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Greenpeace boards ship carrying PCB toxic waste.

Toxic trade

Greenpeace has documented hundreds of cases where developed countries have traded or transferred toxic waste problems to developing countries.

Instead of receiving clean technologies, too often developing countries receive toxic waste, products and technologies.

Currently the main focus of our work on toxic trade is stopping the dumping of dirty ships in Asia for shipbreaking.

This type of trade is immoral and environmentally destructive to the receiving countries and their people. It also prevents developed countries from investing in real solutions to pollution, and developing future markets in more appropriate technologies or products.

The most blatant offence has been the export of toxic wastes from developed to developing countries. Greenpeace has sought a ban on this type of toxic trade and achieved it through an international treaty called the Basel Convention.

The convention came into force in 1992 but it was a weak treaty. In 1994, a unique coalition of developing countries, and some from eastern and western Europe along with Greenpeace, managed to pass by consensus what has come to be known as the Basel Ban.

This became law in 1998 and banned waste transfer to developing countries. Greenpeace is now campaigning to:

· Prevent governments and companies circumventing the ban by practices such as ship breaking;

· Promote clean production;

· Halt the production and trade of toxic products such as the UN Environmental Programme list of the dirty dozen (the 12 most toxic persistent pollutants); and

· Stop toxic technologies such as incineration.

The latest updates

 

2018: Tomorrow we rise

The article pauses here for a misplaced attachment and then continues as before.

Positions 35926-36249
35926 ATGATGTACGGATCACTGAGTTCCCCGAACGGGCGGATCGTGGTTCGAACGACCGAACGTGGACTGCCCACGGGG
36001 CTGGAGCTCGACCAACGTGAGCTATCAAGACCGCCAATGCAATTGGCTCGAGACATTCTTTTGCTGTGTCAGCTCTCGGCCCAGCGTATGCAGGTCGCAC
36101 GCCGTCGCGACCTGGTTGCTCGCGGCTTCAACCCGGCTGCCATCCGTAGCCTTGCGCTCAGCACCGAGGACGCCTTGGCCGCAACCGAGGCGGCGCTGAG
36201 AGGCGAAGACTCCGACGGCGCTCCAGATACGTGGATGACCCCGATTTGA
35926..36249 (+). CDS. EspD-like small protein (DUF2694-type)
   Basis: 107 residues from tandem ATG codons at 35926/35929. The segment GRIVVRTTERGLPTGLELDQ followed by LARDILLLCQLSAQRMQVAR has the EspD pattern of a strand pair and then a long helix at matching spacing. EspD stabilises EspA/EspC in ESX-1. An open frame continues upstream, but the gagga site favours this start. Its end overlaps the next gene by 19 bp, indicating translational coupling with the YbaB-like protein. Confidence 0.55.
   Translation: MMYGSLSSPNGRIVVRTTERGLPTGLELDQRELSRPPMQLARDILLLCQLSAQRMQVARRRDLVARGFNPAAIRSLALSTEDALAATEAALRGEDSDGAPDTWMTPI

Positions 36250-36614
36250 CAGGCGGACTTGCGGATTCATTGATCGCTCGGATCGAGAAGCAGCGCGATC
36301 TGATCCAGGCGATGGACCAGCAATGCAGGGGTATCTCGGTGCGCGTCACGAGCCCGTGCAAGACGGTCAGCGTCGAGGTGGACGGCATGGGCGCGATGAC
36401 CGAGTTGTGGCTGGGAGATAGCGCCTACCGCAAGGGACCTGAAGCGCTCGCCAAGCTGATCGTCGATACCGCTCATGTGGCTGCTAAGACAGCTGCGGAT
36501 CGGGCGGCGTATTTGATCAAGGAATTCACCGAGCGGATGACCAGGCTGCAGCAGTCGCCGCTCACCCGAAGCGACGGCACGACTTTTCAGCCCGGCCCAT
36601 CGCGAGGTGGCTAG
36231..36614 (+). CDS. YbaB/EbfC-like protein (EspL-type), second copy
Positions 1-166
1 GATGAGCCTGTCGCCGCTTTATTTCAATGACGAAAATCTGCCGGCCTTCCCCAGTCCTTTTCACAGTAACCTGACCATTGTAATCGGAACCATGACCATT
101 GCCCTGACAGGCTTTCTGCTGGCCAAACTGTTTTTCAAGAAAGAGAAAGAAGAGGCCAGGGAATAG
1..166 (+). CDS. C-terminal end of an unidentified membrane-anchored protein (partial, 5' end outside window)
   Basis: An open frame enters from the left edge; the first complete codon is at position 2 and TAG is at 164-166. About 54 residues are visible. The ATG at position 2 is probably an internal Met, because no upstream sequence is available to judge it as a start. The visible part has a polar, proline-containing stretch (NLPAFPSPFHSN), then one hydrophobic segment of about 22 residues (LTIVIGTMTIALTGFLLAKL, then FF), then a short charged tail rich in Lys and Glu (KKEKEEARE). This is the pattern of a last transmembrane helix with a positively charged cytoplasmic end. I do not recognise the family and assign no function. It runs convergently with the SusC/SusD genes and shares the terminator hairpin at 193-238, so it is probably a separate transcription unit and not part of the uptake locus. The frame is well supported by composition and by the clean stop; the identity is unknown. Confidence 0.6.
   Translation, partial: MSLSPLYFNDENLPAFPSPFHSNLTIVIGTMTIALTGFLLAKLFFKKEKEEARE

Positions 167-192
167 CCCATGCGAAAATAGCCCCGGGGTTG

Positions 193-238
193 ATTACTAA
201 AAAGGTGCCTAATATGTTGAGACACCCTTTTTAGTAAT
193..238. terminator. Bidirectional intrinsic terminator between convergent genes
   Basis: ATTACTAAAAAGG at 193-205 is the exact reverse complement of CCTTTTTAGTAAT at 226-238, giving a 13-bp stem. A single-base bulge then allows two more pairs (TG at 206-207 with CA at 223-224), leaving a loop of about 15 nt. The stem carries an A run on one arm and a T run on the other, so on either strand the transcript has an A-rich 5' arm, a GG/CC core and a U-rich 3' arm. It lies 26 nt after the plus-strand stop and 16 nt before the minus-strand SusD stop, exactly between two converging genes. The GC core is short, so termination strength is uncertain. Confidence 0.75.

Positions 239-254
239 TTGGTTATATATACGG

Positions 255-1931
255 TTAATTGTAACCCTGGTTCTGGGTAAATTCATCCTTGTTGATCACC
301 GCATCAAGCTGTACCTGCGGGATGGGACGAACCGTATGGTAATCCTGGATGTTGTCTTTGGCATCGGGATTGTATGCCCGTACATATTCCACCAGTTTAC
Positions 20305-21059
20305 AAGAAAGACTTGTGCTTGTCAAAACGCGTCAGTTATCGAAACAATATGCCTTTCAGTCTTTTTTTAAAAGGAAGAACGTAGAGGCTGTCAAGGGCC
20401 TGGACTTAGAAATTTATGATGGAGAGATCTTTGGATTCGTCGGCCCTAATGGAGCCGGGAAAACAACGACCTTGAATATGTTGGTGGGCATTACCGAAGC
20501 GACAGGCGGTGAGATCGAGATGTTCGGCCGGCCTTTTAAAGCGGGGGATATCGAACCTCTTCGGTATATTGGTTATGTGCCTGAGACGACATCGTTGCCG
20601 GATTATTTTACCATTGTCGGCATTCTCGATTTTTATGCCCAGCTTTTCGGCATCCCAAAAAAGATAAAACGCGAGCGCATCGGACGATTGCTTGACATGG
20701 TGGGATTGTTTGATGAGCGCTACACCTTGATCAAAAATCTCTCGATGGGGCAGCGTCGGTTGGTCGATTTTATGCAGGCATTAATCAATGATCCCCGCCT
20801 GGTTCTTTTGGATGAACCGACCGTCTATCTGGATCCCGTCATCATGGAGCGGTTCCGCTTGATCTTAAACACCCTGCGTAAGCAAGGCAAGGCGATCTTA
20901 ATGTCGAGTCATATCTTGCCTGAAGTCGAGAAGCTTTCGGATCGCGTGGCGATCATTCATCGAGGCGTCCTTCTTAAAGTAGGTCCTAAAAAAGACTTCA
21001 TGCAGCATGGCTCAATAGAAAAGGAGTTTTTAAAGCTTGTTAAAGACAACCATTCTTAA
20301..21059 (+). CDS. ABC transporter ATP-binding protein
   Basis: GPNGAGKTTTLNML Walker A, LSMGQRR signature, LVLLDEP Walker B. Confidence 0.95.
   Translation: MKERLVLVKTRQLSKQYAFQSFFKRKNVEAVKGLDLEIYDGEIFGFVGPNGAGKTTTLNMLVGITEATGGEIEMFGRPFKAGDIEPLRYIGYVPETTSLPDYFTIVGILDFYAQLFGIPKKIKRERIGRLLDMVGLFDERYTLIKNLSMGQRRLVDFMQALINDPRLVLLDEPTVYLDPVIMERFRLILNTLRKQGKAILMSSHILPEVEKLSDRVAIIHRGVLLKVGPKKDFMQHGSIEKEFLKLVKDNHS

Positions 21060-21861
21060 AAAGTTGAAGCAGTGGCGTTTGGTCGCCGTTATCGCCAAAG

Blog entry by Bunny Mcdiarmid and Jennifer Morgan | 21 December, 2017 6 comments

What do you do when you’re confronted with the darkness of powerful, but single-minded and ignorant institutions which continue to destroy our planet with impunity? You shine a light so strong it cuts through the grey clamour of...

Charting a plastic free future in Taiwan

Blog entry by Jennifer Morgan | 20 December, 2017

By now, we have all heard about and seen multiple shocking images of plastic pollution in oceans. Whether it’s the  seahorse with its tail wrapped around an earbud , or the  remote island  paradise turned into a plastic nightmare, it’s...

World scientists’ warning to humanity

Blog entry by Rex Weyler | 15 December, 2017 9 comments

Environmental activists and organisations typically try and stay positive, to give people hope that we can change. Positive signs exist, going back to the historic whaling and toxic dumping bans of the 1980s. The 1987 Montreal Protocol...

The Fukushima nuclear waste crisis is a human rights violation

Blog entry by Shaun Burnie | 15 December, 2017

Nuclear waste storage area in Iitate, Fukushima prefecture in Japan (Oct 2017). Traditional early morning Japanese breakfast, briefing on objectives, equipment check and drive into the beautiful mountainous forests of this region:...

7 air pollution hacks to help protect your family

Blog entry by Richard Casson | 11 December, 2017 1 comment

One question we often get asked at Greenpeace is: “what's the best way to protect myself from air pollution?” With news articles warning that  5.5 million people worldwide die prematurely every year  as a result of breathing...

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